Business Reporter :
The Government is “working on a scheme” to help middle-class people purchase or construct their own houses, Housing and Urban Affairs Secretary Manoj Joshi on Friday said, as he stressed that real estate has a critical role in the country becoming USD 30 trillion economy by 2047.
Inaugurating the real estate association NAREDCO’s National Convention, he said real estate is the most critical factor in India becoming a developed nation and reaching a USD 30 trillion economy.
Joshi stressed that building urban infrastructure and urban housing would be key to economic growth.
The Government has been focusing a lot on urban planning in the last few years, he said, adding that states are being given incentives to make reforms in urban planning.
A lot of states have undertaken reforms, the secretary said, and highlighted good work done in Gujarat in this area. Referring to the budget announcement that the government will launch a scheme to help the middle class in acquiring homes, Joshi said, “We are working on that scheme”.
On Thursday, Finance Minister Nirmala Sitharaman said in her interim budget speech, “Our Government will launch a scheme to help deserving sections of the middle class ‘living in rented houses, or slums, or chawls and unauthorized colonies’ to buy or build their own houses.”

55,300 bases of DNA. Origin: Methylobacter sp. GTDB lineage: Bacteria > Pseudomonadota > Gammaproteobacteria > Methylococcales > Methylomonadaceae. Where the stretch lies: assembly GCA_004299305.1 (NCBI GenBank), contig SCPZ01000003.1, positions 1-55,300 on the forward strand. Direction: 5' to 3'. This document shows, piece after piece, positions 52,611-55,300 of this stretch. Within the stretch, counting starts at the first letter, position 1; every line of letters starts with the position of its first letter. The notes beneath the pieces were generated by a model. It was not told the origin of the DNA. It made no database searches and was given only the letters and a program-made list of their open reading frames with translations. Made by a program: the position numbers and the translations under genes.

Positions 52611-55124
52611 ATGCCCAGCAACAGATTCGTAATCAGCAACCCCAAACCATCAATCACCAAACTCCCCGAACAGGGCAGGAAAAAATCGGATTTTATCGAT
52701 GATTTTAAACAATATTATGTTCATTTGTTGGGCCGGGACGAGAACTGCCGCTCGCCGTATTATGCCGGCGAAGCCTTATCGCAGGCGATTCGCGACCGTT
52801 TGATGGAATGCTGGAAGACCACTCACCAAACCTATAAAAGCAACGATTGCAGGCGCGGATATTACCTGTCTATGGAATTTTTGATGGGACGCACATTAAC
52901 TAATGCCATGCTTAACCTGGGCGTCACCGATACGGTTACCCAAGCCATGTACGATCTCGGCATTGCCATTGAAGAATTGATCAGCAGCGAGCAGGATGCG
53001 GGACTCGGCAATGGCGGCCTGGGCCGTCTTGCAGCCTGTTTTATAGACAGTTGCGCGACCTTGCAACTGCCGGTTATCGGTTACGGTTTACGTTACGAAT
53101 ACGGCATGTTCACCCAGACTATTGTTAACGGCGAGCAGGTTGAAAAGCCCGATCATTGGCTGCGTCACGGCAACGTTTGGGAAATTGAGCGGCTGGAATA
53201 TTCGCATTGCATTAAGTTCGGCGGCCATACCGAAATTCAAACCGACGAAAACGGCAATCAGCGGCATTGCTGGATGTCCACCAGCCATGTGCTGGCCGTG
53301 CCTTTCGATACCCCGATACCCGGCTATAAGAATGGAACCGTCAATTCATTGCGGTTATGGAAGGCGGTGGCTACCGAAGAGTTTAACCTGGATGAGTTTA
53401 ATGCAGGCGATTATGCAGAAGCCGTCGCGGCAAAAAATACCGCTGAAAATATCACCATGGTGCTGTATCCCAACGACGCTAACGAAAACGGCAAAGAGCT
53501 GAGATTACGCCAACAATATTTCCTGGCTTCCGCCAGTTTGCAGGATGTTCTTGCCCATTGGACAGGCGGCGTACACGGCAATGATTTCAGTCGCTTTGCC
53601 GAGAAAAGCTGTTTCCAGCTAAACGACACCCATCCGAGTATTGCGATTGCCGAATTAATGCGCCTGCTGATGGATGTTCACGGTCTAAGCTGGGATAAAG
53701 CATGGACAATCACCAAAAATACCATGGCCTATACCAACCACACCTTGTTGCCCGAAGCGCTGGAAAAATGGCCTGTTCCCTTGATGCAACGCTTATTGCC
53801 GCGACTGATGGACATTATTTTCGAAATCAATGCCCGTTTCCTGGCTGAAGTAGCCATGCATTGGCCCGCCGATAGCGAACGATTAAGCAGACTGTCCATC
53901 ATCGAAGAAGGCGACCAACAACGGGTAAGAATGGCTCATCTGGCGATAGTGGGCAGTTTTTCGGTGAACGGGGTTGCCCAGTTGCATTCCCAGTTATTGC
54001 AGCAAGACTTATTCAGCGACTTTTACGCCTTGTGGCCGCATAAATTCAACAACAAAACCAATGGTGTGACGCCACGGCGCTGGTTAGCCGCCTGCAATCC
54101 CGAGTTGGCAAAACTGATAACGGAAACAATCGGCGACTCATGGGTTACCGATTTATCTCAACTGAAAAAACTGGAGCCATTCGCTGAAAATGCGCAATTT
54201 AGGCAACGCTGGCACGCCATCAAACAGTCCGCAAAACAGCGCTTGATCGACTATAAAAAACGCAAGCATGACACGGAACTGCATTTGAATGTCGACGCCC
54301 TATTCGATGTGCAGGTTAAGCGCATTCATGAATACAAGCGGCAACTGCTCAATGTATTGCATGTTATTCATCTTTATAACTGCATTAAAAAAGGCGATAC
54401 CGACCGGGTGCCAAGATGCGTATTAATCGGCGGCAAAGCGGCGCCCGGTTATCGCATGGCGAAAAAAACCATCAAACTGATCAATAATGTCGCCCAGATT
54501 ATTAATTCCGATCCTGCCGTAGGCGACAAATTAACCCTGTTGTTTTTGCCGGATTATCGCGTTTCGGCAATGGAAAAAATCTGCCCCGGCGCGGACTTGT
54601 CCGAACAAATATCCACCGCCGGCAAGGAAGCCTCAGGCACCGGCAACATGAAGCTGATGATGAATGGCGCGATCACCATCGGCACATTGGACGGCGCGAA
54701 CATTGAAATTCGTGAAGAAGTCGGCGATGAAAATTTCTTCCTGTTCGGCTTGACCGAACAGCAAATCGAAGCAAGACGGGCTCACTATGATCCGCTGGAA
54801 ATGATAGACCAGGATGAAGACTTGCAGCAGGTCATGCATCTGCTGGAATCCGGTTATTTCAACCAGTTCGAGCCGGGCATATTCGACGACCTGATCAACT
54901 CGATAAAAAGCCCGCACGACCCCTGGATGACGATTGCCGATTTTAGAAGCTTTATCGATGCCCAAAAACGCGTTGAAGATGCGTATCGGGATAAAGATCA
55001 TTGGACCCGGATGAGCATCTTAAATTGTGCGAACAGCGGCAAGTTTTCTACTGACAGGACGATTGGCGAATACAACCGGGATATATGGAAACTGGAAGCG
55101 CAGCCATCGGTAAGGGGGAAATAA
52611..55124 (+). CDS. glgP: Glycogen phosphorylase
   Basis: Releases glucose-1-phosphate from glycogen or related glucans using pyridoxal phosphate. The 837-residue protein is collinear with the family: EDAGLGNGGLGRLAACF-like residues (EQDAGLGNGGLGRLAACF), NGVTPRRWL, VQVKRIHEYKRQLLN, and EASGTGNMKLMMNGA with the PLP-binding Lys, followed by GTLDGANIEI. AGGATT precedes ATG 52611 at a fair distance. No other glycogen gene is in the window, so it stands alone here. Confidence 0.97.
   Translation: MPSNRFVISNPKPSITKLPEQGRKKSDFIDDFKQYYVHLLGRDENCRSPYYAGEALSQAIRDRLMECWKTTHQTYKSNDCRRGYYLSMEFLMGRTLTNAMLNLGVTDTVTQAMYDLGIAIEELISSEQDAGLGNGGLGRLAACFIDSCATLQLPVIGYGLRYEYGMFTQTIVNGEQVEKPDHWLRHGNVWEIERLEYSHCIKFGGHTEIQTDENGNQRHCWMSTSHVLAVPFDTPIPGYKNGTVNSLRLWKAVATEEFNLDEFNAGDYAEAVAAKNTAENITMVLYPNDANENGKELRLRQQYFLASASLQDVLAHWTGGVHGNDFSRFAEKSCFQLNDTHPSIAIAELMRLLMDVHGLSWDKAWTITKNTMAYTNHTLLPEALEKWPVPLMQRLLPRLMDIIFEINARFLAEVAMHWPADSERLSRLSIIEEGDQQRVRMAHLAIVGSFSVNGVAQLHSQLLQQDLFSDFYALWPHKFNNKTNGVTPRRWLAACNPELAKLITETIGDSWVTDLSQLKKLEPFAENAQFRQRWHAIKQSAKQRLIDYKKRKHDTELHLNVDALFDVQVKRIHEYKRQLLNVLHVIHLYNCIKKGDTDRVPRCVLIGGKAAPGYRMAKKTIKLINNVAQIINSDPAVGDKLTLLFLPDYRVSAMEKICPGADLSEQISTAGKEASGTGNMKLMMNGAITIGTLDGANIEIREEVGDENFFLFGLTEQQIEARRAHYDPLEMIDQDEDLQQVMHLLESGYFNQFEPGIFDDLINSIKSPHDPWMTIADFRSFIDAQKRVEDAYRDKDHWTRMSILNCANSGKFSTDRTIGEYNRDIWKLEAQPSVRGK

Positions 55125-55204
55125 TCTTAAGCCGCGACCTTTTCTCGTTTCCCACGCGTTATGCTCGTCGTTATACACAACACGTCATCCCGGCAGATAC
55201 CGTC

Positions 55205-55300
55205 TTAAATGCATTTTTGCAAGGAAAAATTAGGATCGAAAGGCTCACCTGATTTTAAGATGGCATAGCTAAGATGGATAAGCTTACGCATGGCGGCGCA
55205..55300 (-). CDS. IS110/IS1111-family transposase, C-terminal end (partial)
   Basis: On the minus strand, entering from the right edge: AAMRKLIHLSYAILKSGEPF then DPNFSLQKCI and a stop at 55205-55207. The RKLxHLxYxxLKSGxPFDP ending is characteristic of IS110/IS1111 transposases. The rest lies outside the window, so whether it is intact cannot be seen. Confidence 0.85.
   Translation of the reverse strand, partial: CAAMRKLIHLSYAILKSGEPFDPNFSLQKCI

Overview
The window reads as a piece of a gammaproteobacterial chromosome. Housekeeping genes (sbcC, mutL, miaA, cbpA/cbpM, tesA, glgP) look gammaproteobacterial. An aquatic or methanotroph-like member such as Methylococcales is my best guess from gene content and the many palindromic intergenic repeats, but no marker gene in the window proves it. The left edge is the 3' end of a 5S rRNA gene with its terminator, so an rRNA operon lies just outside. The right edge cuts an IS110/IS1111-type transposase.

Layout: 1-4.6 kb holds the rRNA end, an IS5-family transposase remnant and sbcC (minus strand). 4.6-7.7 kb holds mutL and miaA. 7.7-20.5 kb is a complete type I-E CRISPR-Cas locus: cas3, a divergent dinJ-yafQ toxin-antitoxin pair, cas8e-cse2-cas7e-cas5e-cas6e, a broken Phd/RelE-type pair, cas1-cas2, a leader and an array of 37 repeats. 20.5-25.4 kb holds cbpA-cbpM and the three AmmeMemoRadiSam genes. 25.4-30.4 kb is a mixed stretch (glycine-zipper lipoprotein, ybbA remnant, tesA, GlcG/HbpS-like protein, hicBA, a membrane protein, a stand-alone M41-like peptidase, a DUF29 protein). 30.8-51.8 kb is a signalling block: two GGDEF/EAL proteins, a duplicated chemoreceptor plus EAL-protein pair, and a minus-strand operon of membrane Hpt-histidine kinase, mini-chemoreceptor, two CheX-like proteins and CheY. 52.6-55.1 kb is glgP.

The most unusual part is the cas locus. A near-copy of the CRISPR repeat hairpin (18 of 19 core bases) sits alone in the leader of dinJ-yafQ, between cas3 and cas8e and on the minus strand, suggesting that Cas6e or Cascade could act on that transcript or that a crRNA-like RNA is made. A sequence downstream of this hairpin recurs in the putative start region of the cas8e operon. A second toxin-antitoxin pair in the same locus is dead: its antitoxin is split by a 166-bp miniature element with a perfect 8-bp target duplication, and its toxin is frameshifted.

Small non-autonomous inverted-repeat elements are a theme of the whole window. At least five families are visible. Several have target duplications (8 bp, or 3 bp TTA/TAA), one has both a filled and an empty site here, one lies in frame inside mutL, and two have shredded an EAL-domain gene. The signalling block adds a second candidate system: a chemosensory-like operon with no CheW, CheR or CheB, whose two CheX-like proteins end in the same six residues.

Joshi said there is a need to promote affordable housing and said, “We need different ways to cross-subsidise affordable housing.”
However, he said it should come from the urban planning side and not tax incentives from the urban planning system.
The secretary sought suggestions on how to encourage states for urban planning reforms to promote affordable housing. He also emphasised a proper transport system, incorporating a much better and large bus network along with metro connectivity.
Joshi said the government is focusing a lot on urban infrastructure, which is water, sewage, road network and transport system.
“Our target is that we should provide tap connection to everyone in the city. This will require a lot of investment”.
The Secretary said ideally, property taxes should be able to fund the development of urban infrastructure projects.
“Unfortunately in India, our property tax levels are very very low. It would take a long time for states to increase,” he said, adding that the Centre would keep nudging states to improve urban planning.
The secretary informed that the 15th Finance Commission has put a condition that “increase in property tax collection in the city should be above the states' GSDP growth rate”. “So this year, we have put that condition on getting a finance commission grant to the cities and states. About 60-70 of them have qualified,” Joshi said.